Is Islamic Financing created just to entice Muslims even though it’s similar to Conventional Financing? Do they receive an advantageous benefit from Islamic financing? The answer to both those questions is “No”. In actual fact, Islamic financing has key differences that make it different from Conventional financing. It is also open to all individuals regardless of their religious behaviour.
Then the following question would be why is there Islamic Finance then? What are the differences between Islamic and Conventional Finance? Should everyone take up Islamic financing?
What’s the difference between Islamic and Conventional banking?
Islamic finance is based on Shariah law which translates to it being an ethical banking system with considerable differences from conventional banking. Today, we’ll cover these 5 main differences of Islamic financing compared to Conventional financing.
1. Interest is prohibited in Islamic Financing.
The risks are not fairly shared when there is an obligation to pay for interest (riba). Hence, Islamic financing operates on the principle of profit and loss sharing instead. Contracts like Mudarabah operate under the Shariah law and the profits and losses are shared between the financier and entrepreneur. Whereas, in Conventional Financing, the financier is contracted to receive interest regardless of the condition of the borrowers’ business. In the future, we will cover more on common Islamic contracts.
Islamic financing is also an Asset Based financing where trade or gambling elements are prohibited. For example, industries that harm society like alcohol and tobacco are not permitted to receive financing from Islamic Banks. Under the Shariah law, the Conventional Banking system is considered unethical and profit-oriented in making money through interest.
2. Islamic Home Financing has a predetermined ceiling rate.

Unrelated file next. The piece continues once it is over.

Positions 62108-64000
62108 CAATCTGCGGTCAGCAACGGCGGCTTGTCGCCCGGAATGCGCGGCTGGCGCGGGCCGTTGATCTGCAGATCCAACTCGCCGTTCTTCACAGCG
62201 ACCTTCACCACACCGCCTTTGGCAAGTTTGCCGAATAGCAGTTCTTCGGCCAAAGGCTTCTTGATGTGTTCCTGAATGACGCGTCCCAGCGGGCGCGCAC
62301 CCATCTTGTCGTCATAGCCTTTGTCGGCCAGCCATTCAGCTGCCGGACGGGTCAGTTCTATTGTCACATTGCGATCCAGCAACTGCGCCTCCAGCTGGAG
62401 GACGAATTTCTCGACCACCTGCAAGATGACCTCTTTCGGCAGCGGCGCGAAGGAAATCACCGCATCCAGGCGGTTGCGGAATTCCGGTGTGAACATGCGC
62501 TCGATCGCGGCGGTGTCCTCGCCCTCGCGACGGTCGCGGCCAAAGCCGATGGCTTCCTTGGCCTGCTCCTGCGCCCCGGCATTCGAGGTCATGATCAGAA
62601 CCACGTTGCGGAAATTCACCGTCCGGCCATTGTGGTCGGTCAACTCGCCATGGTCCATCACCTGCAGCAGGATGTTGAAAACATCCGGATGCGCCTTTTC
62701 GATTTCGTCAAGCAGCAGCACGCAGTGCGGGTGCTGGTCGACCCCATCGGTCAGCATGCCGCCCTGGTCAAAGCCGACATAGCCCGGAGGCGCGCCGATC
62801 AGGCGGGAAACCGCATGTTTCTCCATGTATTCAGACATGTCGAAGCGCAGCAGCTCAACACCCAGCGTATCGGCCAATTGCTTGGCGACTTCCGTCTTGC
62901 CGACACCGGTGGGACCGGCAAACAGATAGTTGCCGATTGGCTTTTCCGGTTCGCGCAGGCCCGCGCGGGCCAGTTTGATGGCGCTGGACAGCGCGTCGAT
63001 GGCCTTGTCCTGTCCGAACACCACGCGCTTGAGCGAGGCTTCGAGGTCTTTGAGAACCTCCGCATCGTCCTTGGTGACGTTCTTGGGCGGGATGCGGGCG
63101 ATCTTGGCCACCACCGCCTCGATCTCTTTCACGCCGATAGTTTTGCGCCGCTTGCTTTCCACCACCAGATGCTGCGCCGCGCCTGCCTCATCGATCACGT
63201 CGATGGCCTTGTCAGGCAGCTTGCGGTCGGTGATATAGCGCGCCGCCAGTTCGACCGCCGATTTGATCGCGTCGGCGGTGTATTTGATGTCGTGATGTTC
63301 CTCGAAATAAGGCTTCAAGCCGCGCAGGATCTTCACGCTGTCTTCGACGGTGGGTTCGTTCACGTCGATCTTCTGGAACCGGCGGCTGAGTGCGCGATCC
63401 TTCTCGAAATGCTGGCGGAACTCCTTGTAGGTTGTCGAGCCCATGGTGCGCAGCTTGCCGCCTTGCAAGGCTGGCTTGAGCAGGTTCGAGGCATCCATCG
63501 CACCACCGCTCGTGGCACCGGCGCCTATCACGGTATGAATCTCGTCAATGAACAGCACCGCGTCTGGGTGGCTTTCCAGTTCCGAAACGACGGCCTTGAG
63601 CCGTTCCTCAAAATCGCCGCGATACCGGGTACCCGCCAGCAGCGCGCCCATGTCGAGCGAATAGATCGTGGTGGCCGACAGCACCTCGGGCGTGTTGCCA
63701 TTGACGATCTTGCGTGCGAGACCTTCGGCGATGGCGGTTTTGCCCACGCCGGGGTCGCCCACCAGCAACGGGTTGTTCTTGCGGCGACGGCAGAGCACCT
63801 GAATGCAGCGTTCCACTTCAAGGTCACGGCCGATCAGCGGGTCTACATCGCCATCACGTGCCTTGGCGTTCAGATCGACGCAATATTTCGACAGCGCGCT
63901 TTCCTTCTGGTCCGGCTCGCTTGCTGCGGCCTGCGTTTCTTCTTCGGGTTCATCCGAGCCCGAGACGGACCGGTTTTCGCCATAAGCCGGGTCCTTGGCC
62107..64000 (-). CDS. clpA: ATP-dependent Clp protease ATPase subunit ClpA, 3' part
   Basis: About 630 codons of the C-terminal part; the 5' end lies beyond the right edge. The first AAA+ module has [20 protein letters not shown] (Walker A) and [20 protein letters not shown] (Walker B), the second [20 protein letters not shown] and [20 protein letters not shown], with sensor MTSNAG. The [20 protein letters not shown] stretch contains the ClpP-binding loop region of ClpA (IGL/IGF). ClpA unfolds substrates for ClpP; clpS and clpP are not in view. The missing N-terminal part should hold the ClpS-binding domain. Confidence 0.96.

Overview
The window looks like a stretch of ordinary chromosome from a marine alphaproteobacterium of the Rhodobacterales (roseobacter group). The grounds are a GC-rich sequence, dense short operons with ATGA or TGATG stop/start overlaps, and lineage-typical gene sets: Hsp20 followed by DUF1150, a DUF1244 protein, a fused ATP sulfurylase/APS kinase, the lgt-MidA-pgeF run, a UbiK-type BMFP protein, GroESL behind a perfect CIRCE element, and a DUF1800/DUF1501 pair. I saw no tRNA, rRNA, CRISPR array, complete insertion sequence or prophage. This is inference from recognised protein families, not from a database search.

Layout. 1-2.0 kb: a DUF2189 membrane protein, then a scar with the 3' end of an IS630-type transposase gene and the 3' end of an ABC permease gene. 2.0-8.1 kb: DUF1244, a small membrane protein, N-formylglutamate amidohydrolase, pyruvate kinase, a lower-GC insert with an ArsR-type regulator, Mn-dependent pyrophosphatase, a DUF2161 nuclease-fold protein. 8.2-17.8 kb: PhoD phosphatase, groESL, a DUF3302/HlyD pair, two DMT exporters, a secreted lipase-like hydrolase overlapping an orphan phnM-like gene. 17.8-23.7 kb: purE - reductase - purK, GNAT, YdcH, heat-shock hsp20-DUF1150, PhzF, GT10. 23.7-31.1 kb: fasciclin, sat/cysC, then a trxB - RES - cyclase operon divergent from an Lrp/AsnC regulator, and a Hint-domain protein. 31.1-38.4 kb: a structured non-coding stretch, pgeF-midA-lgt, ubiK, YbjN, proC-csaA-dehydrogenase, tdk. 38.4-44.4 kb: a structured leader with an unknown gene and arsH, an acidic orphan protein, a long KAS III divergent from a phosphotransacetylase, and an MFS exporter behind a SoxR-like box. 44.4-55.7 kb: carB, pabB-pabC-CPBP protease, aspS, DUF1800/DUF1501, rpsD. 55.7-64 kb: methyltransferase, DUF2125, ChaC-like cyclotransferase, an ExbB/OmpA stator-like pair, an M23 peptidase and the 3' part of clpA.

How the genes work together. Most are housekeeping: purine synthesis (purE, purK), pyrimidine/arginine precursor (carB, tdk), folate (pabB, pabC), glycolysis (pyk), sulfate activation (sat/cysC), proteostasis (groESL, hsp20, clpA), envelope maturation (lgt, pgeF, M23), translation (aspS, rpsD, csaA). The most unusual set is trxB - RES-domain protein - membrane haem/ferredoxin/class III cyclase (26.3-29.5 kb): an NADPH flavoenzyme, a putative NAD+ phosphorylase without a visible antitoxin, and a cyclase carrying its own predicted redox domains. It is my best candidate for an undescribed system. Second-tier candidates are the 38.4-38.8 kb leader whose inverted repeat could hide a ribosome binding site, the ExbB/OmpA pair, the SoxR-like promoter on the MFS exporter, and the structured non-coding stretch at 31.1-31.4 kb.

In Islamic home financing, there is a ceiling profit rate which is based on the Islamic Base Financing Rate. It cannot exceed the predetermined ceiling rate but it can be adjusted based on market conditions. This ensures protection for the customer against high fluctuations in the benchmark rates. For Conventional Banking, there is no ceiling rate and is adjusted based on market conditions. This might mean that you’ll end up paying a higher instalment amount if there is a major interest rate hike.
3. Islamic banking customers pay late payment penalties to charity
Unlike Conventional Financing where penalty charges from customers are taken as income by the Bank, in Islamic Financing, the customer instead takes the amount and uses it to pay for charity. A late payment fee is prohibited as it is considered a form of interest. So, to avoid misuse of this, an alternative to pay that amount to charity came about.
4. “Loans” are not permitted in Islamic Financing
For Islamic Financing, “loans” they must be interest-free as they are recognised as non-commercial and to be excluded from commercial transactions. Compensation is always price (Thaman) in Islamic Financing as opposed to interest for Conventional financing. For example, the Islamic bank will purchase the commodity and profits are earned through the exchange of goods and services. While in Conventional banking, the financier loans the money and charges interest on capital based on a time-value instead.
5. Islamic financing has no lock-in period
Lower charges for late settlement of loans compared to Conventional loans since there are no compounding interest calculations. Though there could potentially be other charges to offset this benefit. To impose a penalty when a customer is attempting to pay of their debt goes against Islamic financing. Islamic banks normally absorb the legal fees which can be recovered if early settlement is made. This has made Islamic financing popular for customers who seek short-term financing.
In the Conventional Banking world, the process for onboarding a customer can take many months involving a lot of parties. Thus, banks naturally want to impose a minimum “lock-in” period between 3-5 years to safeguard and earn as much income as possible from the customers. If customers sell, settle or refinance their home financing in this case, they are imposed an early settlement penalty.
In Malaysia, Islamic financing is high and still increasing with a sustainable growing acceptance of Islamic financial products and services among the population. Speculative risk-taking is prohibited under Shariah, hence, Islamic banks minimize risk by default and investigate and monitor the businesses thoroughly. However, there are challenges in Islamic banks’ risk management. Some instruments that conventional banks use are not available in Islamic banks which include financial derivatives. The main benefits that I can take away from this are that the basis of Islamic financing is ethical and is less risky with profit and loss sharing which is based on real activity.